By Steve Mickey
Jimmie Johnson left Homestead-Miami Speedway Sunday night as the newest member of the most exclusive club in all of Sprint Cup. It took a NASCAR overtime before Jimmie Johnson was able to pull away from Joey Logano and win his seventh Sprint Cup title to tie Hall of Famers Richard Petty and Dale Earnhardt with the most titles in the history of the sport.
This was the first title for Johnson since 2013 and the first title for the Hendrick Motorsports driver since the current Chase for the Sprint Cup format began in 2014. Johnson has the distinction of being the youngest of the three seven-time champions as he is only 41 while Petty was 42 when he won the last title of his career and Earnhardt was 43 in 1994 when he claimed his last championship.
This may have been the toughest of his seven titles for Johnson as he never was the dominant driver during the season as he had to endure through a 25-race winless streak that was the longest of his career. All of that turned around as the 26-race regular season ended and the Chase got underway as he was able to navigate his way through the three elimination rounds with wins at Charlotte and Martinsville.
His championship Sunday turned out to be anything but normal for him and crew chief Chad Knaus as he had to start from the rear of the field after his Chevrolet was found to have unapproved adjustments during inspection before the start of the race. Johnson had already posted two Cup wins after having to start at the rear of the field so he knew what it would take to get to the front.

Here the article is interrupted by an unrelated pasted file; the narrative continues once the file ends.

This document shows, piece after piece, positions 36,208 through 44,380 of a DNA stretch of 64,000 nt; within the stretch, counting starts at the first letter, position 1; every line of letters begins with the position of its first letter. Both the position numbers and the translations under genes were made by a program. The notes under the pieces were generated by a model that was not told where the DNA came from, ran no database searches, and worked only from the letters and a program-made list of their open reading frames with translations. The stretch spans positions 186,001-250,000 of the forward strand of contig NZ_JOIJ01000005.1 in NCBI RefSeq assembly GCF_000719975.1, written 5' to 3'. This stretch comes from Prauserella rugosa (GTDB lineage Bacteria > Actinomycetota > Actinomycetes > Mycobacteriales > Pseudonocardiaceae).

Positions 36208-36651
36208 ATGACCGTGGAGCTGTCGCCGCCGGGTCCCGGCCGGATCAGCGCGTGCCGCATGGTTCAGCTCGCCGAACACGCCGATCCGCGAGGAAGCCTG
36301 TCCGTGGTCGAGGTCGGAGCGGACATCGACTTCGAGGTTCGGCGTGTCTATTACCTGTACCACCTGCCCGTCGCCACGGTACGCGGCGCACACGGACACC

Johnson’s Chevrolet never did have the speed of his fellow Championship 4 drivers Joey Logano, Kyle Busch and Carl Edwards but he quickly worked his way up through the field as Knaus made his car better with every pit stop. As the final laps were going off the board and it seemed as if the outcome was going to come down between Edwards and Logano, Johnson had positioned himself to take advantage of any mistake made by the leaders.
The opportunity that Johnson needed finally occurred on a restart on lap 257 of the scheduled 268 lap event when Edwards started on the inside of Kyle Larson in second place with Logano behind him in third. Logano got a great restart and tried to get to the inside of Edwards but with the title in sight, Edwards went down on the apron to make the block. Enough contact was made to send Edwards into the inside wall causing heavy damage to his Joe Gibbs Racing Toyota and taking away any chance he had of posting his first ever series title.
The crash put the race under the red flag but once it resumed, Johnson finally found himself in a position to contend for both the win and the title. Larson was still in the lead once the racing resumed but Johnson was the highest starter of the Championship 4. He as able to hang on to the lead until the final restart to begin the overtime when Johnson was able to make the pass as the two went through turns 1 and 2. Once in the lead, Johnson was able to hang on to win the 80th race of his career as he was followed across the finish line by Logano in fourth, Busch in in sixth and Carl Edwards in 34th.
CHAMPIONSHIP NOTES: Johnson’s title was the record-extending 12th Cup championship for Hendrick Motorsports. Knaus’ seventh title as a crew chief now leaves him one shy of the all-time record of set by Hall of Famer Dale Inman. Toyota won the Sprint Cup Manufacturer’s Championship as well as the Manufacturer’s title in the Xfinity Series and the NASCAR Camping World Truck Series.